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Open My Chest and Colour My Spine

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The thing about Mitsuki is that she thinks what she does is NORMAL. She’s naturally aggressive, and apparently no one ever told her that taking it out on human beings was immoral. She didn’t think it was wrong.

Katsuki was the same way, of course. Born with an impressive amount of aggression, raised on it, fed into it, etc etc etc.

Thing is, he learns that it’s not normal.

He learns the very first day of school, when he slaps Izuku for stealing a block or something and, what the hell, did no one ever scold his mother for backhanding someone? Because he was practically in tears by the time his time-out was over, and he never ever wants to hit anyone again, not if this radiating disappointment coming from his teacher is any indication of how it would go.

So he knows it’s not normal. He knows it’s wrong. Does he tell anyone? Hell no, because that would make him the VICTIM. The sniveling weakling who couldn’t handle some pain. She could dish it out all she wanted- he could take it. And, eventually, the humiliation of being scolded wore off, and he reverted back to his natural aggressive tendencies.

He goes over to the Midoriya’s quite a bit. Everything is soft there- easygoing, quiet, scarce. Izuku’s mom makes them healthy snacks and lets them play in the backyard and when one of them falls down, she puts a band-aid over the hurt spot and hugs them real tight. Izuku always cries when he falls down, but Katsuki doesn’t. He rips off the bandages on his walk home. Weak.

“Geez, that Midoriya kid sure is a crybaby, huh?” She says one night after Izuku and Inko walked him home. “You’re gonna see each other at school next week. Nothing to sob over.” Katsuki shrugs.

“He says that he’s got more emotions than other kids.” Mitsuki scoffs.

“That’s bull. He just doesn’t have a strong enough hold on em is all.” She gives him an easy smile. “I’m glad you’re not like that.”

“Whatever,” he mutters. “I’m gonna go do homework.”

“What homework? You’re nine!” She calls after him, and for a moment, he thinks she’s called his bluff. But then- “I’m just screwin’ with ya, kid. Keep working hard. If you fall behind I’ll kill you, got that?” He nods.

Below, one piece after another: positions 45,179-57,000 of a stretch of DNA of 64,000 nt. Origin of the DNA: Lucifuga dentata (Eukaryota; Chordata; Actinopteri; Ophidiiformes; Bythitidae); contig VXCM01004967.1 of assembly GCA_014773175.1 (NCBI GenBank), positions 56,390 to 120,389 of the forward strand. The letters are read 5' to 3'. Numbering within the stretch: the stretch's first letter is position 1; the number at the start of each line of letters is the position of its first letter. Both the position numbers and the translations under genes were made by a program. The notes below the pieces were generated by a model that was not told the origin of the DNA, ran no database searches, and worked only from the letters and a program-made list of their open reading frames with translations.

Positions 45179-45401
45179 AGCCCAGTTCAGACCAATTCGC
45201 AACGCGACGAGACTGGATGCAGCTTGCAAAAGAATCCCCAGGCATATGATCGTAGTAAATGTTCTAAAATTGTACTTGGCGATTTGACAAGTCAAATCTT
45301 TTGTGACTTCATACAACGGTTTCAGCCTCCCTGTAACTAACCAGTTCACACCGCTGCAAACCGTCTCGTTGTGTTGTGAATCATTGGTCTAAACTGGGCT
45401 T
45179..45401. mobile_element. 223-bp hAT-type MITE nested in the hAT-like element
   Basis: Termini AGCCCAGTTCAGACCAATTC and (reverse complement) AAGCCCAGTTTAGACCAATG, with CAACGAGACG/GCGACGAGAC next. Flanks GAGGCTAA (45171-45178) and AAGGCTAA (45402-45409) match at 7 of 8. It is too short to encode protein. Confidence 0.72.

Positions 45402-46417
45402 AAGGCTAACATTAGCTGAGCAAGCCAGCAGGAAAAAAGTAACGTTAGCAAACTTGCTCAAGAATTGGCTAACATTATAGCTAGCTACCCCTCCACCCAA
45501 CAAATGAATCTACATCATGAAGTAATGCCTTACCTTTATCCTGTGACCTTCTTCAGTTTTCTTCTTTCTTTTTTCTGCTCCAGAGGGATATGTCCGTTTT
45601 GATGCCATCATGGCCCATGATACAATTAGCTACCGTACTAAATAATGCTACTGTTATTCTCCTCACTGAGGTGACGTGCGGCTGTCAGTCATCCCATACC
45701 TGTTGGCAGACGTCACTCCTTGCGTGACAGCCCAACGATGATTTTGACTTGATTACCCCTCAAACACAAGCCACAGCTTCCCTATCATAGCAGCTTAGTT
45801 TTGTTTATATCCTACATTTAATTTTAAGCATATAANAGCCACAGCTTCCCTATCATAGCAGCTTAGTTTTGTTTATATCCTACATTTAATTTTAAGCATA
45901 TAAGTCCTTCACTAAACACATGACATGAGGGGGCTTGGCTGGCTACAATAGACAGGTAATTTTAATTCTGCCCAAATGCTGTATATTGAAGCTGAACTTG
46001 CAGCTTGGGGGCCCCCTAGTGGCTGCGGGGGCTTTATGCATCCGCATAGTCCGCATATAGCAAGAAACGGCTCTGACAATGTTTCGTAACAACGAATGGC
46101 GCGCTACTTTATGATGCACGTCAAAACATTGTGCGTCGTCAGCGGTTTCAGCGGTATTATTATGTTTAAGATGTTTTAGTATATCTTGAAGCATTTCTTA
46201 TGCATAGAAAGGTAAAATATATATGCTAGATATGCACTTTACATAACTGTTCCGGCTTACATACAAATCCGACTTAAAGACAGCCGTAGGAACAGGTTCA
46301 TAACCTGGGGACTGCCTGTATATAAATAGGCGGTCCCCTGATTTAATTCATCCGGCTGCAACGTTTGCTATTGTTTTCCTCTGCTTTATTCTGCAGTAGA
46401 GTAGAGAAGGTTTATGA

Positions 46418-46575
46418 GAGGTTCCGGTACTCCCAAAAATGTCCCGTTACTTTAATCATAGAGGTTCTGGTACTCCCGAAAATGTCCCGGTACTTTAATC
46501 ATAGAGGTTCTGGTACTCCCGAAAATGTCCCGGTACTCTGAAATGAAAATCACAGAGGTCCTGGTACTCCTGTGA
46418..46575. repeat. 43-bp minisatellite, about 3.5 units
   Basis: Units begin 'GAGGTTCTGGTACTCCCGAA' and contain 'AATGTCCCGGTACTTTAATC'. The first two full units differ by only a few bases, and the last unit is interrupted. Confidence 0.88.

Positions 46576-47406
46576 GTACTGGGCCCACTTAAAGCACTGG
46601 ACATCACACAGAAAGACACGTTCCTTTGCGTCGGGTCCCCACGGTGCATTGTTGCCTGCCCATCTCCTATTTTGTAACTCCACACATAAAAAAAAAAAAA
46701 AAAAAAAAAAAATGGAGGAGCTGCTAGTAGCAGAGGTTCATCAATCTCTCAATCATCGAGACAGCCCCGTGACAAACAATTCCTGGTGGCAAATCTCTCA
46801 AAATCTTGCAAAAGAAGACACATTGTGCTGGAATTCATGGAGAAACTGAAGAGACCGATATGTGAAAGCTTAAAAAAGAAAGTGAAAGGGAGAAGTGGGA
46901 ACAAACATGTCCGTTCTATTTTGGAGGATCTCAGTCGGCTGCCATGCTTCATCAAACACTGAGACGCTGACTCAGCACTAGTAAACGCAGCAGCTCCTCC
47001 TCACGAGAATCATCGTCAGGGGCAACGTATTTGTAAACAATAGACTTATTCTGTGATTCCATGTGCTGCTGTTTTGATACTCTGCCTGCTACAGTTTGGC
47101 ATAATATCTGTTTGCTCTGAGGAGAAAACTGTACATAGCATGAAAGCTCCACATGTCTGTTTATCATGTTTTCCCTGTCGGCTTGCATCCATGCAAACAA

Izuku and Katsuki drift apart shortly thereafter. Their moms still hang out, and Katsuki wonders if Inko knows about all of the awful things Mitsuki says about her son behind her back.

By the time both boys are thirteen, they’ve barely made small talk for a year. Katsuki only kind of appreciates Izuku’s compliance of the whole thing. On one hand, he’s leaving behind the only person who saw him as a little kid. His “equal” or whatever. But, on another, it annoys him how damn weak he is. Stupid Deku and his stupid easygoing personality and stupid people-pleasing nature.

(It has nothing to do with the fact that a part of him as shocked that he could throw away his childhood best friend like that. And not in a good way, either. He feels ashamed.)

He’s falling behind. Which is absolutely invisible to anyone on the outside- he’s at the top of his class, he’s the strongest out of all his friends, and he’s got more control over his quirk than he ever had before.

But he feels it.

Deep in his belly, watery and thin-skinned and frail, something creeping up behind him and scratching at the back of his skull. Skitting around behind his forehead, always there, always whispering to him.

“Weak.”

The first time she hits him- really hits him, hard enough to do damage, he doesn’t cry. He doesn’t curl up or run away or shake like a leaf. He hits back, is what he does.

“Dammit, Katsuki! That hurt, you little-“

“Come on, you two,” Masaru warns, gently.